Does everyone remember Dumbo? Y’know; the Disney movie about the baby elephant who could fly by flapping his stupidly large ears? Remember that one scene where he gets wasted and hallucinates about a parade of pink elephants?
Yeah, I blocked it out for a while too, but trust me, it happens. Well, with more than six hundred Pokémon now, we’ve got a Pokémon for just about everything… including trippy Disney dream sequences. Meet Munna and Musharna, the imaginary pink elephant Pokémon.
Yeah. It’s kinda like that.
Let’s go back to something else everyone should remember: Alakazam. Alakazam was the archetypal Psychic Pokémon of Red and Blue: extremely fast and ludicrously powerful. A prepubescent boy could deck him with a single punch, but Alakazam didn’t care because he had the power to unmake worlds by thought alone. Starmie, Mr. Mime and Jynx were more or less taken from the same mould, and Gold and Silver continued the trend with Espeon, Girafarig and Xatu (not that Girafarig or Xatu could unmake worlds, or for that matter anything more than a small meteorite, but it was something they aspired to). There were also bulky, defensive Psychic-types, though: Hypno, Slowbro and Exeggutor, then Slowking and Wobuffet in Gold and Silver – and it’s this archetype that has been dominant since then, producing Grumpig, Lunatone, Chimecho and Claydol in Ruby and Sapphire and culminating with the nigh-indestructible Bronzong in Diamond and Pearl. This focus on defence and support is Musharna’s heritage, and she does it extremely well – while still packing quite a punch when she needs to. The question is, is she good enough for me to judge her worthy of existence?
If I have a complaint about Munna, it’s that she steps on Drowzee’s toes. A lot. Not only do they have the same type and do the same job, Munna walks all over Drowzee’s design as well. Munna and Musharna were introduced as an utterly shameless tie-in to Pokémon’s new online area, the Dream World, and as a result they have dream powers, which are part of the in-game explanation for how the Dream World works… somehow. I don’t know; I kind of zoned out when Professor Fennel and her creepy girlfriend started talking about it. Anyway, Drowzee and Hypno have power over sleep and dreams, and they feed on dreams; that’s always been their shtick. Not only does Munna do the same thing, Musharna actually goes one step further and is said to have the power to make dreams into reality. To cap it all off, they even seem to be based on the same animal, which isn’t really an elephant but looks like it should be because no ten-year-old on the planet knows what a tapir is. Apparently, both Drowzee and Munna are based on a mythical dream-eating spirit called a baku, which is also the word for a tapir in modern Japanese because the animal looks a lot like depictions of baku in classical Japanese prints and carvings. In short, if Nintendo had wanted a defensive Psychic-type Pokémon with powers related to dreams to use as an in-game lead-in to the new Dream World mechanics… well, they had one. There wasn’t really any need to add Musharna to the game; she’s more or less interchangeable with Hypno for all intents and purposes.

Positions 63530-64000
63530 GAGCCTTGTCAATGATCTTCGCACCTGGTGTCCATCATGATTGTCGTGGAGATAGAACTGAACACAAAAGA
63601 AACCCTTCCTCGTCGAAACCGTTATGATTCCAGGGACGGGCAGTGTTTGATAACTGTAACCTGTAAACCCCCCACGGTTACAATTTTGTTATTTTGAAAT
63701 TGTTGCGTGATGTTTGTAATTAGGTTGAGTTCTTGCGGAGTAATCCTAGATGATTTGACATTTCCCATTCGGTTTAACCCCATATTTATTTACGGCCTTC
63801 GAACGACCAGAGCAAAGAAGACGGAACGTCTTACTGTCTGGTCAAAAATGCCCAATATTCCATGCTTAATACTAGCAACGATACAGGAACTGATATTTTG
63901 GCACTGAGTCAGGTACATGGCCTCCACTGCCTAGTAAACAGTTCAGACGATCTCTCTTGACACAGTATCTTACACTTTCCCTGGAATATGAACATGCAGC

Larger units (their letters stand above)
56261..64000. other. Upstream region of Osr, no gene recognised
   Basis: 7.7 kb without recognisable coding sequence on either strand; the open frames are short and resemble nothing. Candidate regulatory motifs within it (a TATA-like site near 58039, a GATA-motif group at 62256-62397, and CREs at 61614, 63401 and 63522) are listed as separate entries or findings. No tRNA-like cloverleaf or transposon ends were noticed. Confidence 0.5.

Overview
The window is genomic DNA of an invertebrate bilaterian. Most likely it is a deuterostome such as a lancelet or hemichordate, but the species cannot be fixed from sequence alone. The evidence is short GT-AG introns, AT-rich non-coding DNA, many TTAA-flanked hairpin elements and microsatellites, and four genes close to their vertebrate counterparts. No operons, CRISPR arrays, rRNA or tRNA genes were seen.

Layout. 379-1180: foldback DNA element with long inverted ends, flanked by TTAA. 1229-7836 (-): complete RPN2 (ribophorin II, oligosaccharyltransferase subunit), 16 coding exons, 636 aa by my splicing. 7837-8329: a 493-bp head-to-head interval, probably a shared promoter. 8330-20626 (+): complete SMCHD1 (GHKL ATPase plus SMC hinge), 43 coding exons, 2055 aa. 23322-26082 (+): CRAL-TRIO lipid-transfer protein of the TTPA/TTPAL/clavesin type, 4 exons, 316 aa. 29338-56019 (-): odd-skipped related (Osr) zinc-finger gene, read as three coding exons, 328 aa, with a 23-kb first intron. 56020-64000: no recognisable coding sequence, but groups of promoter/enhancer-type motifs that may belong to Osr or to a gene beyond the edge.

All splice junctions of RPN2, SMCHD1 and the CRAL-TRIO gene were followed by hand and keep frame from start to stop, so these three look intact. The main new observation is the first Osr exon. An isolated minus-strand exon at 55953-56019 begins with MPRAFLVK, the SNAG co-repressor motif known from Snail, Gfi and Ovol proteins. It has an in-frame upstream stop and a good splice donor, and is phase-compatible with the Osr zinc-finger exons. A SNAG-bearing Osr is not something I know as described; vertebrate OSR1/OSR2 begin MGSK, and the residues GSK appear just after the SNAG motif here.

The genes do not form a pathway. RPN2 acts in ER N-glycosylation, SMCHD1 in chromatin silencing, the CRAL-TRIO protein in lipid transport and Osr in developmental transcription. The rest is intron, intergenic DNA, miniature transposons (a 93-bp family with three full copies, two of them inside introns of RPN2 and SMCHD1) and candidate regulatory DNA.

Unfortunately for Hypno… Musharna’s actually better. She’s just as good at taking energy-based attacks, while being much better at taking physical ones and at using her own powers to fight back – and what she loses in return isn’t all that important. Hypno was able to feign competence at physical combat where Musharna cannot, which is of limited relevance at best. Musharna also moves like a drunken walrus, but Hypno wasn’t anywhere near fast enough for his speed to be an asset anyway. Musharna also learns most of the same useful techniques as Hypno, with the notable exceptions of Nasty Plot, which dramatically improves the user’s special attack stat, and Switcheroo, which swaps held items with the target. However, Musharna also has something Hypno doesn’t, and it’s big: the ability to heal herself by using Moonlight while Hypno has to put himself to sleep with Rest to heal. This is a big deal for a defensive Pokémon, even if Moonlight isn’t the best healing technique out there. The truly worrying thing about all this is that Hypno might try to maintain his precarious individuality by focusing on the one thing he does that Musharna doesn’t: stalking and kidnapping schoolchildren.
My Musharna has served me faithfully and well, and will doubtless continue to do so, but on balanced reflection I have to admit that Munna and Musharna are not Pokémon that needed to be made, or should have been. Is Musharna a better Pokémon than Hypno? Yes, I believe so. Is she better than a hypothetical evolved form of Hypno that could have been made to fill exactly the same place in both flavour and game mechanics? Probably not – and that “probably” slides up to a “definitely” if Hypno had somehow gained access to Recover in the process. Even without evolving Hypno, there are a number of ways he could have been improved – adding Recover to his move-pool, as I said, or giving him a powerful new ability, attack, or even an item specific to him, along the lines of the Thick Club that renders Marowak usable. Munna and Musharna are imaginary pink elephants for the sake of imaginary pink elephants, and at some point during the design process someone in the room really should have stood up and asked “wait, why are we putting in imaginary pink elephants again?”
I hereby deny this Pokémon’s right to exist! Let it be dissolved into the shattered dreams of a thousand children who wanted to be firemen and princesses but became lawyers and actuaries instead!